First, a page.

# [seqfan] Re: Is This Sequence Ever Negative?

Richard Mathar mathar at strw.leidenuniv.nl
Sun Mar 7 17:12:19 CET 2010

```lq> Date: Sun, 7 Mar 2010 06:46:13 -0800 (PST)
lq> From: Leroy Quet <q1qq2qqq3qqqq at yahoo.com>
lq> To: seqfan at seqfan.eu
lq> Subject: [seqfan]  Is This Sequence Ever Negative?
lq>
lq> Is sequence A175150 ever negative?
lq>
lq> In other words, is there an n where
lq> (the number of k <= n where d(k) < d(k-1))
lq> is greater than
lq> (the number of k <= n where d(k) > d(k-1)),
lq>

This is essentially decomposing A000005, tau(.), in Dyck-Motzkin
terminology into levels L (tau(k)=tau(k+1)), down-steps D (tau(k) > tau(k+1)
and up-steps U (tau(k)< tau(k+1)). If one plots these cumulative counts
as a function of the upper limit n, in the sense of
n versus #D(k<=n) versus #L(k<=n) versus #U(k<=n),
the number of up-steps is larger than the number of down-steps until roughly 629,
but then many changes of this type of "tau-races" follow. In a table with
(i) n, (ii) number of D for k<=n, (iii) number of L for k<=n, (iv) number of D for k<=n,
(v) difference #U-#D we observe this as sign changes in the last column:

100 40 15 44 4
200 82 29 88 6
300 123 45 131 8
400 167 57 175 8
500 214 63 222 8
600 262 72 265 3
700 307 84 308 1
800 351 95 353 2
900 398 105 396 -2
1000 442 118 439 -3
1100 486 133 480 -6
1200 531 144 524 -7
1300 572 158 569 -3
1400 617 169 613 -4
1500 657 184 658 1
1600 702 195 702 0
1700 746 206 747 1
1800 791 216 792 1
1900 836 228 835 -1
2000 879 240 880 1
2100 926 249 924 -2
2200 972 261 966 -6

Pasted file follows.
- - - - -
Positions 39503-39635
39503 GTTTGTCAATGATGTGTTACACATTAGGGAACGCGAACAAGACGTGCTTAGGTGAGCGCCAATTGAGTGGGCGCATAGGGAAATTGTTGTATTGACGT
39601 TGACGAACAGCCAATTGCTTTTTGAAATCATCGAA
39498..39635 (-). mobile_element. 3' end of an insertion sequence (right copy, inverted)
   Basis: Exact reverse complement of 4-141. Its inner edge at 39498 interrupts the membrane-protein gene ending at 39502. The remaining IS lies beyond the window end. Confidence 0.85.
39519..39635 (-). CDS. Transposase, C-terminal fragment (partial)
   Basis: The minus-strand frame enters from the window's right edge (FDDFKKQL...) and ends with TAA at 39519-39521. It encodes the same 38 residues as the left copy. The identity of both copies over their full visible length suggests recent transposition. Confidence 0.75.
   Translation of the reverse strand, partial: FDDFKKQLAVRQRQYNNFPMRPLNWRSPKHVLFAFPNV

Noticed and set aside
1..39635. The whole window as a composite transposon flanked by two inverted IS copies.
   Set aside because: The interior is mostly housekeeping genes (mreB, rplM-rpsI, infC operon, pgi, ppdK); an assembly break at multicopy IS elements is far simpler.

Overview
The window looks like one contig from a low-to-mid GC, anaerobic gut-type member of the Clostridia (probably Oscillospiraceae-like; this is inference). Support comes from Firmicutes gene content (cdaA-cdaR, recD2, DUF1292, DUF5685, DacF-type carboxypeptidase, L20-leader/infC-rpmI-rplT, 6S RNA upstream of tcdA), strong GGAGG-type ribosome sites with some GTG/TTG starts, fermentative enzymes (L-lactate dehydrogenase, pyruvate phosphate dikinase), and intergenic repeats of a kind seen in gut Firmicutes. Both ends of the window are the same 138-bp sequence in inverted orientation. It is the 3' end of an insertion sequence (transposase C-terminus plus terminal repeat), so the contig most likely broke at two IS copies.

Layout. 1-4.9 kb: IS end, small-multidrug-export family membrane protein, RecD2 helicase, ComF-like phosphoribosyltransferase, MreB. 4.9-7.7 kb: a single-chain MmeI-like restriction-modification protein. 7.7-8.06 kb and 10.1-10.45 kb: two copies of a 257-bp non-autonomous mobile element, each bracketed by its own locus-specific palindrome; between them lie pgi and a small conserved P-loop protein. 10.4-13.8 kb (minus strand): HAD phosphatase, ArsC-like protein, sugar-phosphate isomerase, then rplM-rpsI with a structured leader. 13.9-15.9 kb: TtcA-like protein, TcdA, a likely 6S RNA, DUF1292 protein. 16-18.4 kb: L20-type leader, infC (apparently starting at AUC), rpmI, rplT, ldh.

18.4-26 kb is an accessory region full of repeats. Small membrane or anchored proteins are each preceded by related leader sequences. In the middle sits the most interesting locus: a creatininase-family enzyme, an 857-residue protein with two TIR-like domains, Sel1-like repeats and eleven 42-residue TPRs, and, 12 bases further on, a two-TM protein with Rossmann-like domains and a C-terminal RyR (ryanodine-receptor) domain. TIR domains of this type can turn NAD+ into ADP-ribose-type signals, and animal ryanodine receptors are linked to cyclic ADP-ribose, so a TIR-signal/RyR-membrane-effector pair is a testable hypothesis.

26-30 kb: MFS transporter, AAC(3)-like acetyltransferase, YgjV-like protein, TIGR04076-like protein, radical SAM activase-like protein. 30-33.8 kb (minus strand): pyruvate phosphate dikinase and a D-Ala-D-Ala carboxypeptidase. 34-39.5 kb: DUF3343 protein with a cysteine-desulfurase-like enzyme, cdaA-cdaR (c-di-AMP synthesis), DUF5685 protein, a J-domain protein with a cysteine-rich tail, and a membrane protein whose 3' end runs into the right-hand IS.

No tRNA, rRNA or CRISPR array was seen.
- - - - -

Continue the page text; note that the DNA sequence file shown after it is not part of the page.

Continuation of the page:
2300 1017 271 1011 -6
2400 1055 284 1060 5
2500 1104 293 1102 -2
2600 1146 306 1147 1
2700 1187 322 1190 3
2800 1228 336 1235 7
2900 1277 344 1278 1
3000 1322 356 1321 -1
3100 1368 365 1366 -2
3200 1413 375 1411 -2
3300 1457 385 1457 0
3400 1503 396 1500 -3
3500 1549 405 1545 -4
3600 1595 415 1589 -6
3700 1639 430 1630 -9
3800 1683 440 1676 -7
3900 1727 449 1723 -4
4000 1770 462 1767 -3
4100 1815 471 1813 -2
4200 1861 479 1859 -2
4300 1905 493 1901 -4
4400 1952 499 1948 -4
4500 1994 513 1992 -2
4600 2036 529 2034 -2
4700 2079 542 2078 -1
4800 2124 550 2125 1
4900 2164 563 2172 8
5000 2210 572 2217 7
5100 2253 583 2263 10
5200 2298 588 2313 15
5300 2339 602 2358 19

To be precise, the first transition is monitored from tau(1) to tau(2). Details
would change if one would start from tau(0).

The last column becomes +11 for values near 440, -9 for values near 1130,
+4 near 2000, -8 near 2273, +20 near 5230, -4 near 5880 etc.

On a side note, I prefer to write tau(.), never d(.), for the number of divisors
of an argument. It is a good idea to stick to sigma(.), tau(.),
phi(.), prime(.), Fibonacci(.), rad(.), mu(.), pi(.), binomial(.,.) for the basic
number-theoretical functions. If one needs to use *a* divisor
or *a* prime, one would likely use d, like in sum_{d|n}, or p, q, r etc for
individual primes.

Maple generating the table above (as usual a rich reservoir to discuss my coding styles etc):
lvl := vector(3,[0,0,0]) :
for i from 2 to 10000 do
if numtheory[tau](i) > numtheory[tau](i-1) then
lvl[3] := lvl[3]+ 1 ;
elif numtheory[tau](i) = numtheory[tau](i-1) then
lvl[2] := lvl[2]+ 1 ;
else
lvl[1] := lvl[1]+ 1 ;
end if ;
if i mod 100 = 0 then
printf("%d %d %d %d %d\n",i,lvl[1],lvl[2],lvl[3],lvl[3]-lvl[1]) ;
end if;
end do:

```